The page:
Podae-hwasang at the entry of Manseongam Hermitage near Beomeosa Temple in Busan.
Hello Again Everyone!!
As you first approach the hermitage down a long gravel road, you’ll first be greeted by a large-sized Podae-hwasang statue. The Podae-hwasang statue is one of the nicer statues of him that I’ve seen in Korea. Crawling all over Podae-hwasang are six little baby devotees that are all beautifully sculpted.
As you enter the hermitage grounds, you’ll pass through an iron entrance gate. A little further along, and you’ll arrive in the hermitage courtyard. Here, you’ll see the well-attended visitors’ centre, kitchen, and monks’ dorms. To the left of the monks’ dorms, and under the main hall, is a beautiful enclave with numerous stone statues as well as a serene Koi pond. Surrounding the serene Koi pond are numerous monk statues. To the left of this pond is a little cave watering hole. Surrounding this watering hole, up on the cliffs, are various Buddhas, Bodhisattvas, and Donald Duck (yes, you heard me right, Donald Duck). To the far right is a stately rendering of Jijang-bosal (The Bodhisattva of the Afterlife), and to his left is a statue of Gwanseeum-bosal (The Bodhisattva of Compassion). Under the trees, and to the left, are two more statues: one of a seated Podae-hwasang and another of Sanshin (The Mountain Spirit). To the right and left of the main entrance to the cave watering hole is an elephant and Donald Duck (perhaps Donald Duck-bosal?!).
As you make your way towards the main hall, you’ll pass by some beautiful baby blue hydrangeas. Up the hill, you’ll see the modern looking two storied main hall. On the lower level is some non-descript altar pieces. However, on the second floor is a majestic multi-armed and eyed Gwanseeum-bosal (The Bodhisattva of Compassion) as the central altar piece. On the far left wall is a beautiful guardian painting with a regal looking Dongjin-bosal (The Protector of the Buddha’s Teachings) at its centre.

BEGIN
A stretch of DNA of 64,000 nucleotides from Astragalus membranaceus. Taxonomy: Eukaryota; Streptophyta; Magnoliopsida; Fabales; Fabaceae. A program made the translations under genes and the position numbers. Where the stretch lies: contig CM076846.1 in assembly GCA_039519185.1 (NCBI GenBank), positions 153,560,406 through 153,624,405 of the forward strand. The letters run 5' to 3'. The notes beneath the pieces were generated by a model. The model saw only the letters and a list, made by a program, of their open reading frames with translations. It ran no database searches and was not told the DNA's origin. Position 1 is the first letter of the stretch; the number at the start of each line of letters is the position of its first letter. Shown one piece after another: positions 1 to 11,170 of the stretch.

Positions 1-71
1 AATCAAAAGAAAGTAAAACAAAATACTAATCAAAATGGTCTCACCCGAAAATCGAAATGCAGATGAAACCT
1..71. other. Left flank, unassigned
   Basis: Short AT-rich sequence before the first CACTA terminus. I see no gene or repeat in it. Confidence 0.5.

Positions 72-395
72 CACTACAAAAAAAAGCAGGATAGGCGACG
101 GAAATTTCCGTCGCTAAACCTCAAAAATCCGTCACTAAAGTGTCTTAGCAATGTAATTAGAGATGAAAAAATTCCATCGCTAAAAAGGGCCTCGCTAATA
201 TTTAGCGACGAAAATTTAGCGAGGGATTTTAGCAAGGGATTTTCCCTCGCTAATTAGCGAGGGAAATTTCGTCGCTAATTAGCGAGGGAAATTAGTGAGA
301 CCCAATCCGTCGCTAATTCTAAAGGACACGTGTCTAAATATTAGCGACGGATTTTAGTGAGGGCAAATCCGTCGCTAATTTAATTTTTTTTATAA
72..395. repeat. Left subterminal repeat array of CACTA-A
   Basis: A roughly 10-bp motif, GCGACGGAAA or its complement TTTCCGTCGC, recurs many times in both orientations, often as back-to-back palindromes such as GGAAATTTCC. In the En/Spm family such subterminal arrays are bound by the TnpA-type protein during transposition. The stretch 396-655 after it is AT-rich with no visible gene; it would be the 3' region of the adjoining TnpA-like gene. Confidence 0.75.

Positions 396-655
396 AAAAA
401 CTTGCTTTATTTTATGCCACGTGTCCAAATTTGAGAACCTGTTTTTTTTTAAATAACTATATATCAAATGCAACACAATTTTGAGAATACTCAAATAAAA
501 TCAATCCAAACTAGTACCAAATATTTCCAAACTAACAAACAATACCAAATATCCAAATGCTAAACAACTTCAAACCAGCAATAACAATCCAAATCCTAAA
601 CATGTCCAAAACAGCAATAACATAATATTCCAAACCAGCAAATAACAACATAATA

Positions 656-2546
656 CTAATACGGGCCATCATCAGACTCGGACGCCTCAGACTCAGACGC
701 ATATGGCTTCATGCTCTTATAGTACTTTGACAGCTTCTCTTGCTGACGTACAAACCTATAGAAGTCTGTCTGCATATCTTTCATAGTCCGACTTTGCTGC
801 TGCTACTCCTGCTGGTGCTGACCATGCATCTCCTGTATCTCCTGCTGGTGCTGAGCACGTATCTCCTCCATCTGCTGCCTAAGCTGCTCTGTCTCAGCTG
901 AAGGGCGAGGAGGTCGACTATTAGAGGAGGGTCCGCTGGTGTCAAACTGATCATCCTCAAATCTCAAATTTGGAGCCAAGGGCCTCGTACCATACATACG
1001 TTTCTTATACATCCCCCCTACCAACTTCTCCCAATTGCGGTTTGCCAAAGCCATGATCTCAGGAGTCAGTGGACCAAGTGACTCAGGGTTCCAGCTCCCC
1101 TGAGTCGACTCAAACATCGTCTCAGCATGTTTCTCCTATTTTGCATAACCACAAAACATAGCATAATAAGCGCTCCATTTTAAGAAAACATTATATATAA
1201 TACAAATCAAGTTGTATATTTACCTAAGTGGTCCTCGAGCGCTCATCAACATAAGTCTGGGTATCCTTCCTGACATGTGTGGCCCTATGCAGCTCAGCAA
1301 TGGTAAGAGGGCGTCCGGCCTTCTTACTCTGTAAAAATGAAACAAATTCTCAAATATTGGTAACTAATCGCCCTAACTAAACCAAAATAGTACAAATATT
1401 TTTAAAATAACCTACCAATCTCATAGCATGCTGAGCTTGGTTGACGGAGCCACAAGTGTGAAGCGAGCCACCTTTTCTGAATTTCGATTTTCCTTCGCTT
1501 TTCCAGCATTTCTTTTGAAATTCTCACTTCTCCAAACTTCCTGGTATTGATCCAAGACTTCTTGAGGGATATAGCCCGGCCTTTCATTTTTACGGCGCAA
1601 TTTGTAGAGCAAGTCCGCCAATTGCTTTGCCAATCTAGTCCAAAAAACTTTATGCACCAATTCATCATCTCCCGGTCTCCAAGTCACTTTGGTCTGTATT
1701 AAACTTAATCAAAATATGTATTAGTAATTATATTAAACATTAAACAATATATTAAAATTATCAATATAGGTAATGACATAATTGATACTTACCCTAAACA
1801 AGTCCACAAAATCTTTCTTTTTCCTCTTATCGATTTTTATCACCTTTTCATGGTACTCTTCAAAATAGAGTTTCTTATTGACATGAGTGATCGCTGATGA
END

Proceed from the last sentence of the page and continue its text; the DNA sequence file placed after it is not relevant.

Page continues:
HOW TO GET THERE: You can get to Manseongam Hermitage in one of two ways. In both scenarios you first have to take the Busan subway, line one, to Beomeosa station and take exit #1. Here, you can either walk up the thirty minute hike to Beomeosa Temple, or you can walk a block uphill to the bus stop where you can take bus #90 to the nearby entrance of Beomeosa Temple. Instead of walking towards Beomeosa Temple, continue to walk left down the paved hill. You’ll see a big sign to the right that highlights the three hermitages to the far left of Beomeosa Temple. For Manseongam Hermitage, look for the sign that reads 만성암.The hermitage is 500 metres ahead down twisting and disorienting side roads and past Sajaam Hermitage. Just follow the road that never comes to a dead-end, and continue to head left down the side streets. There will be a sign reading 만성암 to say that you’ve arrived at the right hermitage entrance.
OVERALL RATING: 3.5/10. The main highlight of this temple is the beautiful enclave of statues of various Buddhas, Bodhisattvas, monks, and Donald Duck. This serene enclave has a beautiful Koi pond with a waterwheel, as well as a nice little cave watering hole if you’re thirsty. The other highlights to this hermitage are the baby blue hydrangea flowers and the majestically rendered statue of Gwanseeum-bosal (The Bodhisattva of Compassion) that sits as the centre piece on the second floor of the main hall.
Podae-hwasang at the entry to Manseongam Hermitage.
One of the six children crawling all over the jovial statue of Podae-hwasang.
The view as you first enter the temple parking lot.
And the view as you first enter the hermitage’s courtyard.
The Koi pond and statue enclave at the hermitage.
A look up at the stately Jijang-bosal (The Bodhisattva of the Afterlife).
Statues of Podae-hwasang and Sanshin together
An unfinished statue of Gwanseeum-bosal with a dongja assistant to her side.
One more enclave at the hermitage before heading up to the modern main hall.
An up close of one of the beautiful blue hydrangea flowers.
The two story main hall.
A look out towards the hermitage grounds.
The main altar statue of Gwanseeum-bosal at Manseongam Hermitage.
And the intricate guardian mural to the left.